# Use 28 slots of 200 photos each
    $ ./mksubmit 200 >submit.sub
    # Or use 56 slots of 100 photos each
    $ ./mksubmit 100 >submit.sub
Project Names

Remember that all jobs running in the OSG need to have a project name assigned. To see the projects you belong to, you can use the command connect show-projects:

$ connect show-projects
Based on your username (dgc), here is a list of projects you have
access to:
  * ConnectTrain
  * OSG-Staff

One of these will be the "default project" that all your jobs run under. You have two ways to use a different project name for your jobs:

  1. Use the connect project command to interactively select a different default project for all your work.
  2. Add the +ProjectName="MyProject" line to the HTCondor submit file. Remember to quote the project name!
Submit the job

Submit the job using condor_submit.

$ condor_submit submit.sub 
Submitting job(s)............................
28 job(s) submitted to cluster 181587.
Monitor job status

The condor_q command tells the status of currently running jobs. Generally you will want to limit it to your own jobs by giving it your own username:

$ condor_q netid
-- Submitter: : <> :
 ID      OWNER            SUBMITTED     RUN_TIME ST PRI SIZE CMD               
2710704.0   netid           3/5  14:13   0+00:00:00 I  0   0.0 results-0.j
2710704.1   netid           3/5  14:13   0+00:00:00 I  0   0.0 results-200
2710704.2   netid           3/5  14:13   0+00:00:00 I  0   0.0 results-400
2710704.3   netid           3/5  14:13   0+00:00:00 I  0   0.0 results-600
2710704.4   netid           3/5  14:13   0+00:00:00 I  0   0.0 results-800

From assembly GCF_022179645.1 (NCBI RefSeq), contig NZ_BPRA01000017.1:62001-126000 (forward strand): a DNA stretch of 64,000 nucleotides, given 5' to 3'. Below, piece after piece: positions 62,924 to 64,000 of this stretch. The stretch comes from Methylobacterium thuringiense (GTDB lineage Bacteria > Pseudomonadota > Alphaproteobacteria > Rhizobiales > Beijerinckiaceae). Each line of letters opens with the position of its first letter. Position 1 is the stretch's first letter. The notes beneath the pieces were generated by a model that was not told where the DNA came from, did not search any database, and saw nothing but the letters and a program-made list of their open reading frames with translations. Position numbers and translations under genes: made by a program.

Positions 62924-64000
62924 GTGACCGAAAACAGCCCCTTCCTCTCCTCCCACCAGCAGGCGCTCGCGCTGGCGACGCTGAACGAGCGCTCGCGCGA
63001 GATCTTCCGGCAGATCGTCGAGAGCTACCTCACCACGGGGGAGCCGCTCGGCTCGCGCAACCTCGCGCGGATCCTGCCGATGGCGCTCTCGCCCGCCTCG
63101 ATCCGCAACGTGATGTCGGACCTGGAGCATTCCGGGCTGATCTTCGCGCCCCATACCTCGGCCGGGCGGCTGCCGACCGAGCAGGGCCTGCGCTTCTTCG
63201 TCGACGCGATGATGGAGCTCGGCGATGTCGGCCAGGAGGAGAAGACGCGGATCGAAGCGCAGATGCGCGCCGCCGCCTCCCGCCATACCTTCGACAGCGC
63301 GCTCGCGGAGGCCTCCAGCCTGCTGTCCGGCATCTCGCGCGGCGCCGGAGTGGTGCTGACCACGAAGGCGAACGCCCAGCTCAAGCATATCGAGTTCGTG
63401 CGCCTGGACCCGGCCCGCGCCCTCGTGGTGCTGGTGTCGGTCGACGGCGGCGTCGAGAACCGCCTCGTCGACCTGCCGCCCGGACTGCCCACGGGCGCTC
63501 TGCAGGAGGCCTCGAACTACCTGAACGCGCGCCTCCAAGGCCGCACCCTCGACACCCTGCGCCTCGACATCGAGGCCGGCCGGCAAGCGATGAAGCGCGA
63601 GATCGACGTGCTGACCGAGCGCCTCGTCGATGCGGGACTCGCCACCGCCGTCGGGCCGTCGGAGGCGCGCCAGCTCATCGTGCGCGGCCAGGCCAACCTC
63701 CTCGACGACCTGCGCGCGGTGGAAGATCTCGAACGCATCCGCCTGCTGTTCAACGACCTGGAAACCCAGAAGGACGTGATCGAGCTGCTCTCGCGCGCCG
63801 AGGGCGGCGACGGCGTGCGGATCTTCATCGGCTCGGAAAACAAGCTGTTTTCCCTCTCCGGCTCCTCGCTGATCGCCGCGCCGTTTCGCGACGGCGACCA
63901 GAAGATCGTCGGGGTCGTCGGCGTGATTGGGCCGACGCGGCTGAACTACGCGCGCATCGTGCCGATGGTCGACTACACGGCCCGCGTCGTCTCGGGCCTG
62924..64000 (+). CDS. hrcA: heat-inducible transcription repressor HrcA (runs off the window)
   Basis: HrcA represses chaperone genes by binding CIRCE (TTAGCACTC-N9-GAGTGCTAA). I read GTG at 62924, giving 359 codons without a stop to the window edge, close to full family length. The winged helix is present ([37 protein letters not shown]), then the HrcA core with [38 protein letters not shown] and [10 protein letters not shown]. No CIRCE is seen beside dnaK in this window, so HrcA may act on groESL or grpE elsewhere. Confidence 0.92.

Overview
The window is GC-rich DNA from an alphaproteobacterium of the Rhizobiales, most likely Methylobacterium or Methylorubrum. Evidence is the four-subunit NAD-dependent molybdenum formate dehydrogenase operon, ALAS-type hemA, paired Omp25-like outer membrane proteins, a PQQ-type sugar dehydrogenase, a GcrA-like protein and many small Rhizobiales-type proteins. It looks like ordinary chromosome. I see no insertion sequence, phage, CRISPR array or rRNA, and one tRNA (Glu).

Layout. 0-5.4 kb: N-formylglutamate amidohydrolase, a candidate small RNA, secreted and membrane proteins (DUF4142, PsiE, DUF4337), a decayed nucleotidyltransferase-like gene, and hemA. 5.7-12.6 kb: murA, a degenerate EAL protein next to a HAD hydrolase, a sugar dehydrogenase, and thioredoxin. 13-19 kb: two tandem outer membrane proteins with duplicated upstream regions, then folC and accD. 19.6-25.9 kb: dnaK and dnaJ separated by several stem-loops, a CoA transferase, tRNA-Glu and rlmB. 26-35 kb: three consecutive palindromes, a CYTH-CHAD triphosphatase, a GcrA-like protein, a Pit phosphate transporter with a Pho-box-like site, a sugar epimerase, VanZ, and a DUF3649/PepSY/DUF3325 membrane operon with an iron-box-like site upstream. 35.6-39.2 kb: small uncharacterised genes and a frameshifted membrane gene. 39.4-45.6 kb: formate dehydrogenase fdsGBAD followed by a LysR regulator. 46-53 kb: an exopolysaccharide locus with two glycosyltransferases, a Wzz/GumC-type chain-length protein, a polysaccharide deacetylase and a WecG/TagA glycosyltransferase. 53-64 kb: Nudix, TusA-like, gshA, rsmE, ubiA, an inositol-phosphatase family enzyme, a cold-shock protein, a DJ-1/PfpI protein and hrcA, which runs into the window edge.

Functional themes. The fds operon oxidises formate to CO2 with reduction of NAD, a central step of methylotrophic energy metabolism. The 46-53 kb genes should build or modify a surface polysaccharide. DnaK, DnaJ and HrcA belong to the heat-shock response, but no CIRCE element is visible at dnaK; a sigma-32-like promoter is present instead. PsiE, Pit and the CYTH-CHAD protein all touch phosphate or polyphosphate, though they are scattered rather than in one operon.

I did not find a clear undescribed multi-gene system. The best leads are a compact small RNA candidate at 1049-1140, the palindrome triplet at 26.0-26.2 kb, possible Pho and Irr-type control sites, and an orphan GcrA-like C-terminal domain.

2710704.5   netid           3/5  14:13   0+00:00:00 I  0   0.0 results-100
2710704.6   netid           3/5  14:13   0+00:00:00 I  0   0.0 results-120
2710704.7   netid           3/5  14:13   0+00:00:00 I  0   0.0 results-140
2710704.8   netid           3/5  14:13   0+00:00:00 I  0   0.0 results-160
2710704.9   netid           3/5  14:13   0+00:01:47 R  0   0.0 results-180
2710704.10  netid           3/5  14:13   0+00:00:00 I  0   0.0 results-200
2710704.11  netid           3/5  14:13   0+00:00:00 I  0   0.0 results-220
2710704.12  netid           3/5  14:13   0+00:01:47 R  0   0.0 results-240
2710704.13  netid           3/5  14:13   0+00:00:00 I  0   0.0 results-260
2710704.14  netid           3/5  14:13   0+00:01:47 R  0   0.0 results-280
2710704.15  netid           3/5  14:13   0+00:00:00 I  0   0.0 results-300
2710704.16  netid           3/5  14:13   0+00:01:47 R  0   0.0 results-320
2710704.17  netid           3/5  14:13   0+00:01:47 R  0   0.0 results-340
2710704.18  netid           3/5  14:13   0+00:00:00 I  0   0.0 results-360
2710704.19  netid           3/5  14:13   0+00:00:00 I  0   0.0 results-380
2710704.20  netid           3/5  14:13   0+00:00:00 I  0   0.0 results-400
2710704.21  netid           3/5  14:13   0+00:00:00 I  0   0.0 results-420
2710704.22  netid           3/5  14:13   0+00:00:00 I  0   0.0 results-440
2710704.23  netid           3/5  14:13   0+00:00:00 I  0   0.0 results-460
2710704.24  netid           3/5  14:13   0+00:00:00 I  0   0.0 results-480
2710704.25  netid           3/5  14:13   0+00:00:00 I  0   0.0 results-500
2710704.26  netid           3/5  14:13   0+00:01:47 R  0   0.0 results-520
2710704.27  netid           3/5  14:13   0+00:00:00 I  0   0.0 results-540

28 jobs; 0 completed, 0 removed, 22 idle, 6 running, 0 held, 0 suspended

If you want to see all jobs running on the system, use condor_q without any extra parameters.